Senator Shehu Sani on his twitter handle, cautioned the National Assembly not to suppress freedom of expression by regulating social media in Nigeria.
He said: “The bill on the regulation of social media poses a serious threat and danger to freedom of speech and expression. Any law aimed at limiting the rights and freedoms of citizens to express their views is aimed at building a tower of tyranny.”
Sani said the bill posed a serious threat and danger to democracy and a plan to silence critics and other dissenting voices.
Senator Bala Ibn Na’Allah was first to introduce “A Bill for an Act to Prohibit Frivolous Petitions and other Matters Connected therewith” and sought to compel critics to accompany their petitions with sworn court affidavit, or face six months imprisonment upon conviction.
The present bill, ‘Protection from Internet Falsehood and Manipulations Bill, 2019,’ is currently before the 9th Senate and is sponsored by Senator Mohammed Sani Musa, as one of the 11 bills read for the first time on the floor of the upper legislative chamber.
In the explanatory memorandum of the Senate, the bill, if passed into law, seeks to prevent falsehoods and manipulations and counter the effects of such communications and transmission to sanction offenders with a view of encouraging and enhancing transparency by social media platforms using the Internet correspondences.
According to the Senate, what makes social media offence, include; Transmission of a false statement of fact and providing services to transmit falsehood
Senator Musa in explaining the bill said firms or telcos that failed to check abuse of fake news on their platform, will be liable. For example, MTN, Glo, 9 Mobile, etc; which Nigerians use their platforms in transmitting this information, if nothing is done, will be fined as deterrent to others.
Also citizens who contravene the laws will be liable on conviction to a fine of N300,000 or three years in imprisonment and N10 million for a group.
Any organisation that failed to block the passage of false information via its platform will be liable to pay between N5 million to N10 million as fine.
Musa said the bill is for “patriotic Nigerians” who want to see the country live in peace.
He said with the advent of social media, there is reason for a country to see how this new media is tolerated.
“I as an individual may decide to remain in my room or office and then draft something I know very well is false because I want to hit at someone. I will decide to draft and throw on social media. Waiting few seconds, it’s on there. Before you know it, it has been shared all over. I have a passion for IT and I know what it takes to disseminate your information, it is like the speed of light,” he explained.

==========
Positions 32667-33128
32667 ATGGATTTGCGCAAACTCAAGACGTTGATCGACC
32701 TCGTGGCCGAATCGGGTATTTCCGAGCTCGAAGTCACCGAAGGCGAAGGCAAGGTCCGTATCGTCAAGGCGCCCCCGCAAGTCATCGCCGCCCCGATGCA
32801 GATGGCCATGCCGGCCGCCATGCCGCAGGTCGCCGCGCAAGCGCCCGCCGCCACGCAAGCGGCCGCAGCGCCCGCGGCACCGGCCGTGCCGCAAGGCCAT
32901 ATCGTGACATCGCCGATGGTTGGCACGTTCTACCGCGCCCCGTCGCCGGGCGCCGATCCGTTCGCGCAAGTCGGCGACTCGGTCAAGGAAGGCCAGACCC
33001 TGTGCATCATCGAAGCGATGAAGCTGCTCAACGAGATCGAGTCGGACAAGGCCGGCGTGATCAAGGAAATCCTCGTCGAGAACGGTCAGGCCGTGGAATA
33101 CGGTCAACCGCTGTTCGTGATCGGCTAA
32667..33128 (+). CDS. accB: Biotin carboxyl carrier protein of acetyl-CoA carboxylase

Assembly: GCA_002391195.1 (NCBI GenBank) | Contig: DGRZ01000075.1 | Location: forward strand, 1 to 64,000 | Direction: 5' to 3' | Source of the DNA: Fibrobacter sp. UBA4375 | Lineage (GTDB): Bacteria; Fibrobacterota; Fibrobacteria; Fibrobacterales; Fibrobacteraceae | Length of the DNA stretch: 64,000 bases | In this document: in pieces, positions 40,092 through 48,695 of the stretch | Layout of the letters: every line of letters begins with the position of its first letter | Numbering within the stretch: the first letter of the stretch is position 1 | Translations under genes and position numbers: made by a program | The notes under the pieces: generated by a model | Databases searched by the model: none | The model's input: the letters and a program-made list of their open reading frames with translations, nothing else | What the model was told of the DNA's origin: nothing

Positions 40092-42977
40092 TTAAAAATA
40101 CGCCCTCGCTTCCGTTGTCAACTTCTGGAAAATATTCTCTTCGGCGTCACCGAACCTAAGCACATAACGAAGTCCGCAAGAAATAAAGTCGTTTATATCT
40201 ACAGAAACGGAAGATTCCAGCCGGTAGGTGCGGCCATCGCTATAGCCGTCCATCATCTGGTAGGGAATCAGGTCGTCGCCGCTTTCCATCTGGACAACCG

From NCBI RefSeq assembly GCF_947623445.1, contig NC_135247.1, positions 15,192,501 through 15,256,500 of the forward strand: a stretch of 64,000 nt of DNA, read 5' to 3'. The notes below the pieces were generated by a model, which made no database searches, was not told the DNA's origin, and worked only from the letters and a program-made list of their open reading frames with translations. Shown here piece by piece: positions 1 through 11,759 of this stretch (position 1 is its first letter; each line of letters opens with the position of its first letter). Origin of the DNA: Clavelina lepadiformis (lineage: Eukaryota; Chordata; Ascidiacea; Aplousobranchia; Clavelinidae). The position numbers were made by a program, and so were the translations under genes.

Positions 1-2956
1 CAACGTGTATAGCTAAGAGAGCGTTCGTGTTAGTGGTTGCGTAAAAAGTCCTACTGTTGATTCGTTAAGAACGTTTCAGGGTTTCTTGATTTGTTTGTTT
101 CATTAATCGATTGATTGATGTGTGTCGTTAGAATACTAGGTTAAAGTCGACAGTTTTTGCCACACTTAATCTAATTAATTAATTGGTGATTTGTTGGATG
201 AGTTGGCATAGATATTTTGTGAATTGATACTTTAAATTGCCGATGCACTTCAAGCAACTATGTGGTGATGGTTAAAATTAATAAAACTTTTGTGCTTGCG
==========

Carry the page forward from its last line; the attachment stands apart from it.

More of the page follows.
He noted that the bill is not an attempt to gag the social media or right to free press.
“It is a legislation that will guide how we can tolerate our activities on the social media. False information has been disseminated so many times and they have caused so many chaos in different parts of the world,” he said, citing examples of the spread of fake news on the Internet during the recent xenophobic attacks in South Africa.
“I felt we need it in this country if countries like Philippines, Singapore, Italy, Malaysia, Australia, France, Indonesia, Egypt are putting control to prevent the spread of false information, what stops us from doing it? There has never been a time when Nigeria has been very fragile in terms of its unity than this period.
“It is not to stop people from going into the Internet to do whatever they feel legitimately, it’s okay to do, but what we felt is wrong is for you to use the medium to document information that you know is false, just because you want to achieve your desirable interest,” he said.
Lawyer and Senior Advocate of Nigeria, (SAN), Chief Mike Ozekhome described the bill as draconian and should be aborted as a malformed embryo at its second reading before it is delivered as a societal monster.
His words: “The bill is an ill-intentioned, ill-conceived, ill-digested and ill-part dictatorial and absolutist piece of nonsensical legislation waiting to consume all of us. An obnoxious law such as this will further drive underground and into hiding, the opposition and genuine social critics who speak truth to power and criticise serial opaque, anti-people, corrupt and high-handed polices of government.
“This government has been tested and known to be very allergic to constructive criticisms. It is a government that listens to itself, sets its own examination questions, marks them and awards marks to itself. Citizens’ opinion does not matter. That is why we have topmost government officials who shock the conscience of Nigerians and the world by saying, for example, that insecurity in Nigeria is exaggerated.”